I have a great idea for a movie. I’ve already written most of it, but I have to admit I’m a little hung up on the ending.
Remember back in the 1930s, when boxing was the biggest sport in America? Well, of course, I don’t and neither does my dad, “Che” Kahane, nor even his older brother, “Uncle Joe” Kahane, but you catch my drift. Anyway, back in those days of racial segregation, the oppression of women, and the wanton destruction of our environment, there was this fighter from Italy named Primo Carnera.
Primo was big, very big — 6’6”, 265, at a time when men were pretty much shrimps and you never saw the Wal-Mart widebodies that deface our precious American landscape today or, even worse, stand outside Koi on La Cienega, hoping to catch a glimpse of Brooke Burke and other big celebrities after they’ve dined on California Asian-fusion at a couple of hundred bucks a head.
Primo came out of nowhere in 1930, plowing his way through the ranks of tomato cans, bums and mugs. True, there was an unfortunate bout in 1933 against Ernie Schaaf, who died two days after being knocked out, but Carnera’s rise to the top was unstoppable and he won the heavyweight title a few months later by KO’ing Jack Sharkey.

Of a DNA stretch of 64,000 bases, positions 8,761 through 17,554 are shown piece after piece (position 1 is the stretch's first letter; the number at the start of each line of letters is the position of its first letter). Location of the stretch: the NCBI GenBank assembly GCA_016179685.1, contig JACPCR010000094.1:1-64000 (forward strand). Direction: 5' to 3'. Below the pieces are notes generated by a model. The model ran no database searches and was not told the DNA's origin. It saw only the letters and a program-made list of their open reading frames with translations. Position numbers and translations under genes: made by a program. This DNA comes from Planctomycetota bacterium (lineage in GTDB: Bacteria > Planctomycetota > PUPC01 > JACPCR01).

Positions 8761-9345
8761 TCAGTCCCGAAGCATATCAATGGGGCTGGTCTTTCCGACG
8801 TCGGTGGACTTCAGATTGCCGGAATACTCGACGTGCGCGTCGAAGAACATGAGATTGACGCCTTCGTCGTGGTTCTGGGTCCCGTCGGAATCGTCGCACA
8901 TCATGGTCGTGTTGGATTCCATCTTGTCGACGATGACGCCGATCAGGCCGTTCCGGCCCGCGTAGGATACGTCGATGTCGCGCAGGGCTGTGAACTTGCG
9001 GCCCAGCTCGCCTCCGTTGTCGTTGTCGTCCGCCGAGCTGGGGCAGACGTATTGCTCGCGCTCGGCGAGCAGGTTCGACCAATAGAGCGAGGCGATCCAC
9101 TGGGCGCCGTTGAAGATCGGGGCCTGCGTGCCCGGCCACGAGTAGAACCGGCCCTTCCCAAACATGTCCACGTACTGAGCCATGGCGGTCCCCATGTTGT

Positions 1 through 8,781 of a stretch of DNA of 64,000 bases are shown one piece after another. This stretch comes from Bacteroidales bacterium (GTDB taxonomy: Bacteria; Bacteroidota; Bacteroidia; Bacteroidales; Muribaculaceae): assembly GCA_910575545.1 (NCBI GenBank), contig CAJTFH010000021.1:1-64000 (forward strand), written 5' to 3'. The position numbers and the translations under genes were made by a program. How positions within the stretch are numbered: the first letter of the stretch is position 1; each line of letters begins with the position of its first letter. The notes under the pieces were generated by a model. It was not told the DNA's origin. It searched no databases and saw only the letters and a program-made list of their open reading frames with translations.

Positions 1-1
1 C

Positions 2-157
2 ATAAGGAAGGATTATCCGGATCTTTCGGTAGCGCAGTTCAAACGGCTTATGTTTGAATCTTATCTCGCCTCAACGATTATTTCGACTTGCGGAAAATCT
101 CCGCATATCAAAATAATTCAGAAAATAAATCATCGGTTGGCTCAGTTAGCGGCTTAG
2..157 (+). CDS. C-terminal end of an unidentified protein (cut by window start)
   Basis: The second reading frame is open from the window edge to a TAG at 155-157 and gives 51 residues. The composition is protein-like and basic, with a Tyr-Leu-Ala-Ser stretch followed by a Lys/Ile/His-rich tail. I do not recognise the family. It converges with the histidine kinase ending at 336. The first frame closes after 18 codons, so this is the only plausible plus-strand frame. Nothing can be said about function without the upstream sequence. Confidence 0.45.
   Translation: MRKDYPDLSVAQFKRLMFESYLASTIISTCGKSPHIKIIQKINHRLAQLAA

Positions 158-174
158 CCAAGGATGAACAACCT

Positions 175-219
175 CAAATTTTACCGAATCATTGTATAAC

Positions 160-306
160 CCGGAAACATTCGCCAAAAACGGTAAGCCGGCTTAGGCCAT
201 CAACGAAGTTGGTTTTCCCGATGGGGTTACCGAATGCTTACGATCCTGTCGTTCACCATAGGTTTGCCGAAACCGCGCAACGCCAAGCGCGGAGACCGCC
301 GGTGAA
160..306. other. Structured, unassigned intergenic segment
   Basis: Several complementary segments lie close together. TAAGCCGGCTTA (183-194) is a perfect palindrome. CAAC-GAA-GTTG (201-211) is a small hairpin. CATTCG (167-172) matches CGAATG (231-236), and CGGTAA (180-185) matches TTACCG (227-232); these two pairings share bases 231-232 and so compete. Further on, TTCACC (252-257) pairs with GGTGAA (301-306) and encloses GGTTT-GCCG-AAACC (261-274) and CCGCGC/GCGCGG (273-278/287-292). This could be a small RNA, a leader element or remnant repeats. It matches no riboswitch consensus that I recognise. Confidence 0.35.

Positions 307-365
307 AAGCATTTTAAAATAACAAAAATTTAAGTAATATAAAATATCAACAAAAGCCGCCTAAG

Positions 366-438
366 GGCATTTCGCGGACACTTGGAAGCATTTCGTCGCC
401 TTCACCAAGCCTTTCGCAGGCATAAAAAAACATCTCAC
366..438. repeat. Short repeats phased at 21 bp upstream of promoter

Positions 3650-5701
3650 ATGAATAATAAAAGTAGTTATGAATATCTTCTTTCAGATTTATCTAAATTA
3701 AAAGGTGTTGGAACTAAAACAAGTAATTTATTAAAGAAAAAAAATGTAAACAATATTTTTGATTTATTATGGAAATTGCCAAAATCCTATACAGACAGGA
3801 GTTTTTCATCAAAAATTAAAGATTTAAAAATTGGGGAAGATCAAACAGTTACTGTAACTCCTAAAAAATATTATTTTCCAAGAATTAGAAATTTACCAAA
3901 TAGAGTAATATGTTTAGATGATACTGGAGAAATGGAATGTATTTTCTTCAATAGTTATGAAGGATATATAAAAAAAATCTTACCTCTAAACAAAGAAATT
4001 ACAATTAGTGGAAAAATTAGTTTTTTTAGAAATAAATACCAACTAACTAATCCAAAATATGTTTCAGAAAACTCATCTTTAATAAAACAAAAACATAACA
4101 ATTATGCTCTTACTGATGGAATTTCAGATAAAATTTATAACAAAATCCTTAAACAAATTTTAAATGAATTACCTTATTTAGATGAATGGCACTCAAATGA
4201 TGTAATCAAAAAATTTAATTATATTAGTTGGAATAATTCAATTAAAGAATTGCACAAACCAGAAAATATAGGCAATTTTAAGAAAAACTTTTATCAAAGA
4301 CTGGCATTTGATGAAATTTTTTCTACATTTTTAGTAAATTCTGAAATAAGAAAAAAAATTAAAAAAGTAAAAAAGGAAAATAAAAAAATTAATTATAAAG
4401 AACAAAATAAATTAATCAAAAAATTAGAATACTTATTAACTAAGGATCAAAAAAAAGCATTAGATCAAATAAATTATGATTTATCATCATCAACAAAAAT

There were only two problems with the legend of Primo Carnera. No. 1: Carnera was owned and operated by the Irish gangster, Owney Madden, who fixed all of Carnera’s fights. Madden, a fight fanatic, also owned Russell Crowe — excuse me, James J. Braddock! — during his long run in Manhattan as the Duke of the West Side, before retiring to Hot Springs, Arkansas, to help homeschool Bill Clinton in the finer points of Tammany-style politics. It’s pretty easy to win when your opponents have already been taken out before the fight even starts, but nobody let Primo in on the secret.
No. 2: Carnera had a glass jaw. Which was something else that none of Primo’s enablers, mollycoddlers, and media buddies had bothered to tell him as he accumulated his press clippings. But which, alas, the “Walking Mountain” discovered on June 14, 1934 against Max Baer — who himself had killed Frankie Campbell in the ring four years earlier, and who had pummeled Ernie Schaaf nearly to death in Madison Square Garden in September of 1930, thus setting Schaaf up for Carnera’s phantom blow. Baer knocked Carnera down at least twelve times and took his title: payback, courtesy of Madden and the Mob, who had tired of the big palooka.
Primo’s story was told in fictionalized form in Budd Schulberg’s novel, The Harder They Fall, and in the 1956 movie of the same name, which was Bogey’s last film. And since we in Hollywood can co-opt anybody, both Primo Carnera and Max Baer appeared together in the 1933 flick, The Prizefighter and the Lady, in which Primo played himself.
So here’s my idea. Let’s change the plot, update the dialogue, and remake that movie as: The Politician and the Lady.